I read you question like this
"Given input of n numbers from domain D, what is the fastest way to write down sorted input of those n numbers, provided that you can store only k numbers (k < n) in memory? Provide algorithm for n = 10000, k = 1000."

Note, in your question you say that domain D is a range from 1 to 10000. I believe that is an oversimplification. With n = 10000 and input being a range (no repetition), this becomes **trivial** as you will know exactly where each number should be written in the sorted file. Furthermore you know exactly what are the contents of that file and you don't have to write it at all and you don't have to read the input. :D

Now if the N(D) is not equal n or if you allow repetition then the problem becomes a bit more interesting.

If the memory is limited, I think the intuitive approach is to do this:

**1st approach**

Reading the input you will be able to sort at most k1 elements before writing them down, where k1 is the number of element which will require k elements in memory to be sorted.

You will end up with f = (n div k1) + 1 files which are internally sorted.

Then you will need to read from f files and merge the partially sorted data writing them down into a final file.

Different sorts have different memory requirements and will produce a different number of partially sorted files that will have to be merged.

Merging more files will require more memory because you will not know in which file you can find the next number.

**2nd approach**

Another approach is, as you suggest, to know in which file you can find the next number. It is like putting them in buckets based on their size (distributing the sort by classifying), but the problem there is that unless you know how is your data distributed it will not be easy to determine the range of each bucket.

The size of each bucket should be again k1 for least number of files.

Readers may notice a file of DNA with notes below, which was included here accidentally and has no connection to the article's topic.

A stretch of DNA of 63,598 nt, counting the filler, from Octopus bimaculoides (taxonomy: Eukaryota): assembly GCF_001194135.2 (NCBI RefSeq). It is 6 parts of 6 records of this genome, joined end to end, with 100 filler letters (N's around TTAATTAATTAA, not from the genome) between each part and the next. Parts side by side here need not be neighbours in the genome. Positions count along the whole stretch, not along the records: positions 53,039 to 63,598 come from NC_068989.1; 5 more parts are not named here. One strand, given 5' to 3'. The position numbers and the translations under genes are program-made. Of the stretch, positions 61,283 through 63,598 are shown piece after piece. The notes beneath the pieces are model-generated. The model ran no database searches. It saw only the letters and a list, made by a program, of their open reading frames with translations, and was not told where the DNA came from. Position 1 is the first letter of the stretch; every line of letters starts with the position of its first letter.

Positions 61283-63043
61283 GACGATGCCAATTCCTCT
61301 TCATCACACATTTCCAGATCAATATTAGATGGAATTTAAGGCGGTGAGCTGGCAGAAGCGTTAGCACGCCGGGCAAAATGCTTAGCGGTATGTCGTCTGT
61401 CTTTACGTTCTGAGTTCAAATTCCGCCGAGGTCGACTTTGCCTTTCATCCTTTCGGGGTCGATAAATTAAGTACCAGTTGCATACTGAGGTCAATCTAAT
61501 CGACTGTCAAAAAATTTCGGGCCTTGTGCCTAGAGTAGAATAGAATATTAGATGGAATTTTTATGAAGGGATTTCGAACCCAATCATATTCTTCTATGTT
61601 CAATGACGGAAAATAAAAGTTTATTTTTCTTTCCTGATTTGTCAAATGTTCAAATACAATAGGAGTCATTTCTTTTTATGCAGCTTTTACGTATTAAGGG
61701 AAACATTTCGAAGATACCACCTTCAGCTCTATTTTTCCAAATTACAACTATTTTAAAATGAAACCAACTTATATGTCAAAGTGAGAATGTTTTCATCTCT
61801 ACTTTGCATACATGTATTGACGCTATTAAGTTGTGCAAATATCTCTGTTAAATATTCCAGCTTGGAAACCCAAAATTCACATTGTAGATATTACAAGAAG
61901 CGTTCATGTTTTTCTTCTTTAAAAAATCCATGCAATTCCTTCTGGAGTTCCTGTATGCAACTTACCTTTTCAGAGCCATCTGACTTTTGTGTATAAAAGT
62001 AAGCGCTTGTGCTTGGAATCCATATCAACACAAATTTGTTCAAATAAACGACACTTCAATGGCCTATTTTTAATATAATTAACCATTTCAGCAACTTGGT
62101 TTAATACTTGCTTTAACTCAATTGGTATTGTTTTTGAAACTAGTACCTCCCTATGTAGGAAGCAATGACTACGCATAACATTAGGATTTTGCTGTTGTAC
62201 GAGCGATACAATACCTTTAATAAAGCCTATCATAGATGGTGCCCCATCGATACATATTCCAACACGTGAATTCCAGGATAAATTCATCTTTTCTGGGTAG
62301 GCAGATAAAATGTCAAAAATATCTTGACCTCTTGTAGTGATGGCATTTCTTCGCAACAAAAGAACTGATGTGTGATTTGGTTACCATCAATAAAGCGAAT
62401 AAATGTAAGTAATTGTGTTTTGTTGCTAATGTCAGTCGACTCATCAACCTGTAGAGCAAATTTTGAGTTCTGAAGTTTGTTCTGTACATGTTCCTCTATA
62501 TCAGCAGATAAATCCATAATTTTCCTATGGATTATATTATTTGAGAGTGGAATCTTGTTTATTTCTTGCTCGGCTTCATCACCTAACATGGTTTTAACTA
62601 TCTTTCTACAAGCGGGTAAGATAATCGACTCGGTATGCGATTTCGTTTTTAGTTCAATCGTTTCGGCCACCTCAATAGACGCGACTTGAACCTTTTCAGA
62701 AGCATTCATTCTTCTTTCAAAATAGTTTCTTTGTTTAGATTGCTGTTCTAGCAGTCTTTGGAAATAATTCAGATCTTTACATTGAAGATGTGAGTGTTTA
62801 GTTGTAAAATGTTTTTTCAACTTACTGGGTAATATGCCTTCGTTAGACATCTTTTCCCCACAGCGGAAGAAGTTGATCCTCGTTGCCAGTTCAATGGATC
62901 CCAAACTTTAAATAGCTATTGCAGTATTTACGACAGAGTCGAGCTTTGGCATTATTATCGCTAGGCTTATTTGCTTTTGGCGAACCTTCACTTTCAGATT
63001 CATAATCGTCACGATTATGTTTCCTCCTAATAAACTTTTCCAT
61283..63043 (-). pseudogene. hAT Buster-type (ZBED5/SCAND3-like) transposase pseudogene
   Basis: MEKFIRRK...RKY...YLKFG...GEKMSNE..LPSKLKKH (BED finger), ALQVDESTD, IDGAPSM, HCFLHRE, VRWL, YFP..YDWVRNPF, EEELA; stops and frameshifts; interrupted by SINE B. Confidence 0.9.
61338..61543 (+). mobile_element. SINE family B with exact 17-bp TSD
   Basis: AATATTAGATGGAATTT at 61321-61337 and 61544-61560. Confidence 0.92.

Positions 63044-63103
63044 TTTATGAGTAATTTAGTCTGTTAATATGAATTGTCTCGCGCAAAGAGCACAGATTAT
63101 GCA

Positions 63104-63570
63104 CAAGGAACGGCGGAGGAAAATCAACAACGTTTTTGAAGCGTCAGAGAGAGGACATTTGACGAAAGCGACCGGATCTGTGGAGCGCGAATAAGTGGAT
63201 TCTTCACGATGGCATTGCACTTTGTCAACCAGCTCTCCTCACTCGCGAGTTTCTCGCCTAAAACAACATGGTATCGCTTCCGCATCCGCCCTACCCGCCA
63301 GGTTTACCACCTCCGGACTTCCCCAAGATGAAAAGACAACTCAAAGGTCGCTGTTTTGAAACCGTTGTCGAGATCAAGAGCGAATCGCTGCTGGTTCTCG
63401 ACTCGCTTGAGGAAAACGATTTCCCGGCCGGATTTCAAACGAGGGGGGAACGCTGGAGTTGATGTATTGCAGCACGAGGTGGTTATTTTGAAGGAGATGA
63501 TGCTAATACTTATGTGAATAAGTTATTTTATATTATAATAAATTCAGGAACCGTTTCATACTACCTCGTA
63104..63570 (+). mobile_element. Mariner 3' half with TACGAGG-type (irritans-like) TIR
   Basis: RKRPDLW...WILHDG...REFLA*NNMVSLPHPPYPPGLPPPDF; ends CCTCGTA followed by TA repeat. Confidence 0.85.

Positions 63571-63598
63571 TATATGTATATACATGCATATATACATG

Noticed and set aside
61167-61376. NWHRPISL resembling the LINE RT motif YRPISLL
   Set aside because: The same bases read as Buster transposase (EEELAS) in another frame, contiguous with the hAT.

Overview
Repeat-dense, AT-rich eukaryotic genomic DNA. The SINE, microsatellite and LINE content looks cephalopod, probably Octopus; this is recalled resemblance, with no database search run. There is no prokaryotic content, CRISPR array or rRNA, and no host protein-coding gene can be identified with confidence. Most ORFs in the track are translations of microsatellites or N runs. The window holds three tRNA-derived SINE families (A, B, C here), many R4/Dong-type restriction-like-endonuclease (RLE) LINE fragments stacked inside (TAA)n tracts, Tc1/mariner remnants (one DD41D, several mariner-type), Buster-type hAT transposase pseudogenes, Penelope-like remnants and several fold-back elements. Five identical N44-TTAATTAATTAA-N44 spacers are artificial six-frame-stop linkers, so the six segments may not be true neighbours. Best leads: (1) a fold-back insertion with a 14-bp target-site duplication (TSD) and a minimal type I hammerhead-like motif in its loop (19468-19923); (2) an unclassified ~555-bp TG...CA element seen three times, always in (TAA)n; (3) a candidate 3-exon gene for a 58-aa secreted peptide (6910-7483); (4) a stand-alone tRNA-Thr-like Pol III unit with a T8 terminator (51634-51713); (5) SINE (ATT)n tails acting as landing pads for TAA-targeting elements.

Assuming that you know something about your data distribution this could be done, otherwise you will need another pass over your data to establish the cutting points.

For general data where the size of a bucket is not known and you can not first pass over all of the data you (for example if you have to keep some sort of sorted structure for your data as the input is coming in and you don't know what will come next) you would basically have to keep an index such as B+ tree, but this is not optimal. Indexes are optimized for fast retrieval and (some of them) for insertion of small number of new elements.

**3rd approach**

Having such a small domain allows to simply count the numbers and write their frequency down. If you can have random access to the output files the file system buffering can take care of the efficiency (buffering is an algorithm that does efficient disk writes limited by memory usage, the only problem is if the size of the buffer is less then k numbers and if the chosen bitmap like structure is the most efficient).

Intuitively I would say that the best bet would be to first calculate distribution and calculate the size and limits for each bucket. Then divide the file into buckets. Then sort each bucket. I guess that some performance could be squeezed out by at least partially sorting the data while writing them into buckets.